The game retains a cell shaded design with tons of vibrant colors popping at you. Surprisingly, this is a T rated game and that is evident, the second you attack someone you are treated to some blood. The blood is cartoony but does create a visceral look as it’s spattered realistically across the map. This cutesy design choice is somewhat reminiscent of cartoons like Happy Tree Friends only less gory. It’s charming enough to get the mature gamers attention. The game runs smoothly with little to no hiccups (though depending on your online connection that could vary) and you’re treated to a pleasurable visual treat of great weapon effects and tons of carnage on screen.
The stylistic choice was a good move for Titan Studios since having 30 plus people online and going on a full fledged cartoony war feels so right.
Small touches like having support barriers and bolts rise up to create upgrade barracks of each class are going to make you smile. Add in some subtle water and foliage effects that don’t distract from the overall design and you have a game that as a total package is at first simple but both fresh and visually pleasing.
The sound design is fairly well done, with some good narrative voice work that sounds like John Cleese. This narrator will inform you of things like your castle being raided, outpost being conquered and other important information. Sure hearing someone saying “upgrade complete” a couple of times may get on your nerves, but the voice isn’t annoying enough to be muted. Your characters sound like little chipmunks with a warrior’s heart; it has its charm and is very appropriate. The sound work may get repetitive but it isn’t poorly done. The music for each map is very appropriate too and often time creates the perfect vibe for a match. It’s not intense nor is it laid back, but a good orchestral arrangement that compliments the maps theme. My only gripe is the title music, which for some reason sounds like a sad haunting ballad that I believed just was the wrong choice. With sword slashes, gun blasting, and explosions really taking advantage of your sub woofer, you’ll love some of the more intense battles sounds.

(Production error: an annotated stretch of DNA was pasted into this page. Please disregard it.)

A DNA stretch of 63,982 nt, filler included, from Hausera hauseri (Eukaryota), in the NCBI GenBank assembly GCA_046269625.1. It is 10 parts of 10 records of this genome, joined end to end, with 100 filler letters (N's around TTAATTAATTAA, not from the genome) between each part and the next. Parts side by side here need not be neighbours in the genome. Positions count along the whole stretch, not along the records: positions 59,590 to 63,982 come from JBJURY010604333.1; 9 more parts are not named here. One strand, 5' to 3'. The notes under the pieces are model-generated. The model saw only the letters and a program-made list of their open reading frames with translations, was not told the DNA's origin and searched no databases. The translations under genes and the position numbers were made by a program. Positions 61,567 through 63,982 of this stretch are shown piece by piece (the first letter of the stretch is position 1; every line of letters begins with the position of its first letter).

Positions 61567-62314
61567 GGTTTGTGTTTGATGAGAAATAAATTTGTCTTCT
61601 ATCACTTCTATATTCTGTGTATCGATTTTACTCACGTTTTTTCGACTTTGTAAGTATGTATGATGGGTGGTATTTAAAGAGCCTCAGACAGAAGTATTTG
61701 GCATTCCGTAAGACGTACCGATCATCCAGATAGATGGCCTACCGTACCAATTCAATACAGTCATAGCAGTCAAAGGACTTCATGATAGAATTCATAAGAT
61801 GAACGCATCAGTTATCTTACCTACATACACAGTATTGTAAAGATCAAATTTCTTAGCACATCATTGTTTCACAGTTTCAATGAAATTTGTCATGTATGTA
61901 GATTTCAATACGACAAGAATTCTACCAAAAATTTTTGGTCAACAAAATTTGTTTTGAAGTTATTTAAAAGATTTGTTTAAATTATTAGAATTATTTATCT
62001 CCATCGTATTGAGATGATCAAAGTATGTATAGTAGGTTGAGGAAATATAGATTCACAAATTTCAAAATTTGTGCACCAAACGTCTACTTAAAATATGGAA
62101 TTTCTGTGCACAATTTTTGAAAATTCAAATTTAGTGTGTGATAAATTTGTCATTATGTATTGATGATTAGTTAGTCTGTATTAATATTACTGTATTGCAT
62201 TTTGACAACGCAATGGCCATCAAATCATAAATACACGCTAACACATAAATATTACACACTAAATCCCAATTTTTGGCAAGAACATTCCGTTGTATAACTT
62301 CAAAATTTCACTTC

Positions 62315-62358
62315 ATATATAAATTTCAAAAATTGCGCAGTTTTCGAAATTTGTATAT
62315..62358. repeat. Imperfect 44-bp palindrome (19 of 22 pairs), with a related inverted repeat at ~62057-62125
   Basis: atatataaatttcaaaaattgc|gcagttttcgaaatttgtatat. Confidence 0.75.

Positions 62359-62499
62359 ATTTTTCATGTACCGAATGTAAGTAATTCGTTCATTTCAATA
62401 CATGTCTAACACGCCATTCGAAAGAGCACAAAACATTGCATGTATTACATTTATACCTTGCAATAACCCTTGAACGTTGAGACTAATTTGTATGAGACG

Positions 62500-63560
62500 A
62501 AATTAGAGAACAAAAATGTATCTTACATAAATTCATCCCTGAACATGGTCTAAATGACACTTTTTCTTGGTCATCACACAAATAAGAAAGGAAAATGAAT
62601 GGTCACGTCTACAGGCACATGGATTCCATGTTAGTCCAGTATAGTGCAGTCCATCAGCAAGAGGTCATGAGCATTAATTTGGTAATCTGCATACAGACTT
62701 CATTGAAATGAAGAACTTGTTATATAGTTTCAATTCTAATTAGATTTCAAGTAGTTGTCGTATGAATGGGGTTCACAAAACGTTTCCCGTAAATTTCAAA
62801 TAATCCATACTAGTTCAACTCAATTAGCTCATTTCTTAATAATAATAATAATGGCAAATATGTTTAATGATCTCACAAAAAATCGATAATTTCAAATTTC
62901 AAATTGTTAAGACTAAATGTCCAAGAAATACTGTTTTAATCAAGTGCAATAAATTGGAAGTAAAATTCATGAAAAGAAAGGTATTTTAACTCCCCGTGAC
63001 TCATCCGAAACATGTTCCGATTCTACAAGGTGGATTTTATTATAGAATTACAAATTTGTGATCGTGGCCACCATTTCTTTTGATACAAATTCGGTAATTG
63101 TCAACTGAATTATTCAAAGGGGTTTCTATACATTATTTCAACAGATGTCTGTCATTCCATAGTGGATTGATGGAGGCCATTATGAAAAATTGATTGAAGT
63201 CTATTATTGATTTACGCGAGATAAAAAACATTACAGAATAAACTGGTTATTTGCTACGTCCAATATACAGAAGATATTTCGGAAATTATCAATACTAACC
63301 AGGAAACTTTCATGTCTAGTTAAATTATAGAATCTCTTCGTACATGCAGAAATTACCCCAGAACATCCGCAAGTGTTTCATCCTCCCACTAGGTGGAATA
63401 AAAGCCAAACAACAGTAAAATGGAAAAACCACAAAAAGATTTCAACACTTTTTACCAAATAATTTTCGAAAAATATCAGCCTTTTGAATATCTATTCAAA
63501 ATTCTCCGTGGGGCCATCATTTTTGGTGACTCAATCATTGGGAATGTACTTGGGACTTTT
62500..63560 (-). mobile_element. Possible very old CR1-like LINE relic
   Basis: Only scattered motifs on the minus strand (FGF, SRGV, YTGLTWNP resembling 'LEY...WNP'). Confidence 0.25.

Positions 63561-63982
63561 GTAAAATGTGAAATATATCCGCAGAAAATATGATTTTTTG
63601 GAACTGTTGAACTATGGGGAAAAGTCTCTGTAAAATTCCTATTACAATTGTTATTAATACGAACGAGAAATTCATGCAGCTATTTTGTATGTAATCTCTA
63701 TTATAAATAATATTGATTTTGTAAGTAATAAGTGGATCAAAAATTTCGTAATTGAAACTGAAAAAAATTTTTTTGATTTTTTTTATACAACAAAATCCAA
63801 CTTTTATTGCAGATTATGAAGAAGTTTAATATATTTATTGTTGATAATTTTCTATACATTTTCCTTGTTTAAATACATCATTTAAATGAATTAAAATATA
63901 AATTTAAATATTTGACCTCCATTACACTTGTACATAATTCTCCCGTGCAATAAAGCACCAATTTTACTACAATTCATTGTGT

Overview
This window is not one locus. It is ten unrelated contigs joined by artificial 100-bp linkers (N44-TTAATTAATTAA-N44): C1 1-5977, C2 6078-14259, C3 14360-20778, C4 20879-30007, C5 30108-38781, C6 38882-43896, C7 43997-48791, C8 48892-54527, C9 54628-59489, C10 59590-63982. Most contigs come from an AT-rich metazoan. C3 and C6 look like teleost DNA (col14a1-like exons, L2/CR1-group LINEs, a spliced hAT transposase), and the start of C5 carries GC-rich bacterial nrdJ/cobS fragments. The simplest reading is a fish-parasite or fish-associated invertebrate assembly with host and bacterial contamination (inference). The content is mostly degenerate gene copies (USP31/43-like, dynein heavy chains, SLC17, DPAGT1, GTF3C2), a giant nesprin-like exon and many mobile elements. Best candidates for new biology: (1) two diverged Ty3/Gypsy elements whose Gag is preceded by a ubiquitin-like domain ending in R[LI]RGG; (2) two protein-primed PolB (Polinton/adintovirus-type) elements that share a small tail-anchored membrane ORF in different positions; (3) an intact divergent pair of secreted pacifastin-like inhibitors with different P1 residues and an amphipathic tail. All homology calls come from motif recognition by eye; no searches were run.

This is a downloadable game and as such, its replay is going to be judged by how much content and support is available. For its price Fat Princess already serves as a fine multiplayer and okay single player action. With unlockable sets for your avatars and other small bonuses, you have something tangible to unlock and are always rewarded along the progression of your game. Trophy sets add to the achievement hoarders dream and with recent rumors of more downloadable content in the form of levels and skins, things are looking good. In the end all this replay means nothing if you plan on playing the game alone, you need friends to fully experience this game.
To summarize, we have a fine PSN game that should make any castle crasher fan envious. It’s a great game and tons of fun. One word of caution though, since PSN owners rarely have any headsets it’s best recommended you and your friends do. I mean at this point, playing online without a headset is ridiculous but it’s been a huge problem on the PSN, despite the fact that the freedom to choose your own headset and connect it seems like such a great option. With more people buying and playing this game online we hope to see more people take advantage of the strategy that can be executed when you all are communicating with each other. Despite some learning spikes and lackluster singleplayer it is a solid effort, don’t let this title pass you by.